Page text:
Yes it could interfere with the breakdown of fat for energy since insulin is an anti-lipolytic hormone. I would not think that it would have any affect on the breakdown of glycogen for energy since it is already in the muscle cell.
    Right, so if blood sugar levels are high, then there wouldn’t be a need to breakdown glycogen or fat for energy.

    I don't see why not. Insulin would be present which would still shuttle glucose into the muscle cells. Just really depends on how long it took for them to be absorbed, but the glucose would eventually get to the muscle cells.
    Well, if muscles rely primarily on glycogen stored within the cells, not blood glucose, then we shouldn’t need to, correct? At least not until after we used the glycogen stores in the muscles by working out. When do the muscles begin to convert the glucose into glycogen to replenish the muscle cells? Most likely when the glycogen stores are low, correct? Again, how well is the body capable of doing this in a energy burning mode instead of an energy storing mode? Do you think that the insulin spike would vary depending on how fast we worked out and not work out to fit within the time of the insulin spike? So, if there was an excess amount of glucose in the blood, does it wait until the glycogen cells in the muscles are low before it tries convert the glucose into glycogen to help restore the glycogen levels in the muscles? How is it all regulated if you eat something to spike your insulin levels right before or even during working out?

    Damn, I hope that makes sense

  6. #5
    confused by simplicity bradley's Avatar
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    Originally posted by BobbyRS
    My question here is that if your body is in energy burning mode and not energy storing mode as a result of working out, how efficient is the insulin removing the glucose in the bloodstream and storing it into the liver and muscles for glycogenesis? Is the 45 min. of an insulin spike factor in working out?
    I am not really following what you are asking, but I will give it a shot. Your muscles are using primarily stored glycogen for energy, anaerobic exercise. This has nothing to do with insulin, as I have already said insulin is a storage hormone and it is also anabolic because it can prevent muscle catabolism and is also responsible for shuttling in nutrients to the muscles. The whole idea behind Powerman's theory is to be one step ahead and already have nutrients available for "delivery" to the muscles right when they need the nutrients, as opposed to postworkout where the muscles would have to wait a bit for the nutrients to be absorbed/digested. So to answer your question, yes insulin is very effecient at removing glucose from the bloodstream. I don't understand why you would think otherwise. If insulin is present then blood glucose levels will fall, in a helthy individual that is.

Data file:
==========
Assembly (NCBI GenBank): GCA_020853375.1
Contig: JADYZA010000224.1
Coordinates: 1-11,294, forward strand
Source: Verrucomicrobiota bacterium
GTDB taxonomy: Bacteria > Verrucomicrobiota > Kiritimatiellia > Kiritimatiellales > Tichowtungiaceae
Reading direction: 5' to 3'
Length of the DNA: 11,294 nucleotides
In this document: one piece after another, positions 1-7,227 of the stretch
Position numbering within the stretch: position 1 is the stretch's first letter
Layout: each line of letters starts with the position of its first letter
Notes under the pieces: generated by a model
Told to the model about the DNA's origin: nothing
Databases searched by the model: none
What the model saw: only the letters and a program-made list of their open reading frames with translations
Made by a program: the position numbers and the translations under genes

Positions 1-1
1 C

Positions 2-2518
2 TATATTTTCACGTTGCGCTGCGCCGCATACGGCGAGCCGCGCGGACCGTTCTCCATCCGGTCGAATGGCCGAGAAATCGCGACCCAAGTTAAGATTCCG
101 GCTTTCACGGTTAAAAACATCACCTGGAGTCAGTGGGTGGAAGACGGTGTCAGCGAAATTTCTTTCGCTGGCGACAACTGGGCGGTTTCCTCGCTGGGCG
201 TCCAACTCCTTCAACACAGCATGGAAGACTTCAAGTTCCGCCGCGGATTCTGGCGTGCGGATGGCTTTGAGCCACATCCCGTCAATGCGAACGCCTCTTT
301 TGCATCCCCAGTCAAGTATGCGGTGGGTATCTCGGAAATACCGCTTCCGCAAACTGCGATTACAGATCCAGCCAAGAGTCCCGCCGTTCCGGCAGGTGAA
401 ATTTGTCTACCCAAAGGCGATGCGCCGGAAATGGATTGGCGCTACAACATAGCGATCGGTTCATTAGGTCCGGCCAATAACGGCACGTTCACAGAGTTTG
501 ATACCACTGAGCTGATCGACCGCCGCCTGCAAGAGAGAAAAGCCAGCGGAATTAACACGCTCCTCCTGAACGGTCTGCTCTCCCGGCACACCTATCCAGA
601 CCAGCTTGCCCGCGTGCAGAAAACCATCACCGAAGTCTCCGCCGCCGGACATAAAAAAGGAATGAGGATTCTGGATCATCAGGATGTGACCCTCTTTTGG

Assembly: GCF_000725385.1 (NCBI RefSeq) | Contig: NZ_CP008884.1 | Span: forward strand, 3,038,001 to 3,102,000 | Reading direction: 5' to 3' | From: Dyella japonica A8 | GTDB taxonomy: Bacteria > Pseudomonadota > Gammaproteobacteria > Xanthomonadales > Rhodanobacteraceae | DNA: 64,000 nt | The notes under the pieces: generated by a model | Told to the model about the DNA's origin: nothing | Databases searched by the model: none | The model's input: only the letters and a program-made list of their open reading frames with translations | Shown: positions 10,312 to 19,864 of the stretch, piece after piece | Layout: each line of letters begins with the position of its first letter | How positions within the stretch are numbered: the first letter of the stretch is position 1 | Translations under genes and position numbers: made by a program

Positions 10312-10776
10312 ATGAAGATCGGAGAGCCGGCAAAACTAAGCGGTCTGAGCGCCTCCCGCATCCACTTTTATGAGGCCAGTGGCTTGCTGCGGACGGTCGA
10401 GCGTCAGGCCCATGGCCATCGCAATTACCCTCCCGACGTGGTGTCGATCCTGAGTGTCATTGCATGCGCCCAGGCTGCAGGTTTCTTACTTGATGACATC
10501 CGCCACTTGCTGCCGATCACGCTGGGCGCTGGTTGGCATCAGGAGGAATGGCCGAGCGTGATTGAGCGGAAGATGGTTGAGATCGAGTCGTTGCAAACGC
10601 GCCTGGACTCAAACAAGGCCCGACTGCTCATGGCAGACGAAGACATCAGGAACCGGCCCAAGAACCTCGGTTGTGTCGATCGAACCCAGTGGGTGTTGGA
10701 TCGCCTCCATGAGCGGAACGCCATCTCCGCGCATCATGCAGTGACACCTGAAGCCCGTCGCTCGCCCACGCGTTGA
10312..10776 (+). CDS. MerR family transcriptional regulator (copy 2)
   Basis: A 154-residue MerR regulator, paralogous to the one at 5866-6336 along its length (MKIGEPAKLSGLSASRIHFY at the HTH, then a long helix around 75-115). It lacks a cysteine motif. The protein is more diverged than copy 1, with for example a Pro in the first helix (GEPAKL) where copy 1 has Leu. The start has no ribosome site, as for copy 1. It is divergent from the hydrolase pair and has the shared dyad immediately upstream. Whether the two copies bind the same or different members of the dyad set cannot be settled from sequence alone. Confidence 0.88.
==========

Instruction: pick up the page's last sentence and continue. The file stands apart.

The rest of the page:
Right, so if blood sugar levels are high, then there wouldn’t be a need to breakdown glycogen or fat for energy.
    Like I said I don't think it would have any effect on the breakdown of glycogen since it is already in the muscle cell, but yes it would have an affect on the breakdown of fat for energy. Hence the anti-lipolytic effects of insulin.

    Well, if muscles rely primarily on glycogen stored within the cells, not blood glucose, then we shouldn’t need to, correct? At least not until after we used the glycogen stores in the muscles by working out. When do the muscles begin to convert the glucose into glycogen to replenish the muscle cells? Most likely when the glycogen stores are low, correct?
    Like I said above the whole point is to be one step ahead and have nutrients ready to be shuttled into the muscles. You know that some glycogen is going to be needed because you are going to use some of it during the course of you workout.

    Again, how well is the body capable of doing this in a energy burning mode instead of an energy storing mode?
    I think it would help if you thought of the body being in a sugar burning mode/storage mode. Instead of enery burning/energy storing mode.